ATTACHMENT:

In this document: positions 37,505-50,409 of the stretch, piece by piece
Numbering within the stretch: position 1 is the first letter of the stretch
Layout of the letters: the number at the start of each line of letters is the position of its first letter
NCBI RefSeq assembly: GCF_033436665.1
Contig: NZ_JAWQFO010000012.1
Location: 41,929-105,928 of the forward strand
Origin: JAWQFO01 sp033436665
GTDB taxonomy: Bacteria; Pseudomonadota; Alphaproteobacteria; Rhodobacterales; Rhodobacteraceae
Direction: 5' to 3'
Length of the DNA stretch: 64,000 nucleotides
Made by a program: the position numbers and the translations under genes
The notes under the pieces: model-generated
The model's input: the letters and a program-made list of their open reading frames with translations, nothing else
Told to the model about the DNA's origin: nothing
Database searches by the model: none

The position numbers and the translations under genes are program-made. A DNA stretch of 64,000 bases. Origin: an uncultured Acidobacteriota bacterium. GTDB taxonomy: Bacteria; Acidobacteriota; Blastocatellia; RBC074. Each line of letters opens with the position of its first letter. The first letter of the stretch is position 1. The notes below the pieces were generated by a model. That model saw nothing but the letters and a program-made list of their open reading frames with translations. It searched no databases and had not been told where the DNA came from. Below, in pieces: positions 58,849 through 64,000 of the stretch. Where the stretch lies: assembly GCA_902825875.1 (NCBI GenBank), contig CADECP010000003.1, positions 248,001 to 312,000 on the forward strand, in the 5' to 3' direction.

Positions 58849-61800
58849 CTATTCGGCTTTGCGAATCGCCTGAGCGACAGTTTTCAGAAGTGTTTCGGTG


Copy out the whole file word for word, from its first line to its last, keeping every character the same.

In this document: positions 37,505-50,409 of the stretch, piece by piece
Numbering within the stretch: position 1 is the first letter of the stretch
Layout of the letters: the number at the start of each line of letters is the position of its first letter
NCBI RefSeq assembly: GCF_033436665.1
Contig: NZ_JAWQFO010000012.1
Location: 41,929-105,928 of the forward strand
Origin: JAWQFO01 sp033436665
GTDB taxonomy: Bacteria; Pseudomonadota; Alphaproteobacteria; Rhodobacterales; Rhodobacteraceae
Direction: 5' to 3'
Length of the DNA stretch: 64,000 nucleotides
Made by a program: the position numbers and the translations under genes
The notes under the pieces: model-generated
The model's input: the letters and a program-made list of their open reading frames with translations, nothing else
Told to the model about the DNA's origin: nothing
Database searches by the model: none

The position numbers and the translations under genes are program-made. A DNA stretch of 64,000 bases. Origin: an uncultured Acidobacteriota bacterium. GTDB taxonomy: Bacteria; Acidobacteriota; Blastocatellia; RBC074. Each line of letters opens with the position of its first letter. The first letter of the stretch is position 1. The notes below the pieces were generated by a model. That model saw nothing but the letters and a program-made list of their open reading frames with translations. It searched no databases and had not been told where the DNA came from. Below, in pieces: positions 58,849 through 64,000 of the stretch. Where the stretch lies: assembly GCA_902825875.1 (NCBI GenBank), contig CADECP010000003.1, positions 248,001 to 312,000 on the forward strand, in the 5' to 3' direction.

Positions 58849-61800
58849 CTATTCGGCTTTGCGAATCGCCTGAGCGACAGTTTTCAGAAGTGTTTCGGTG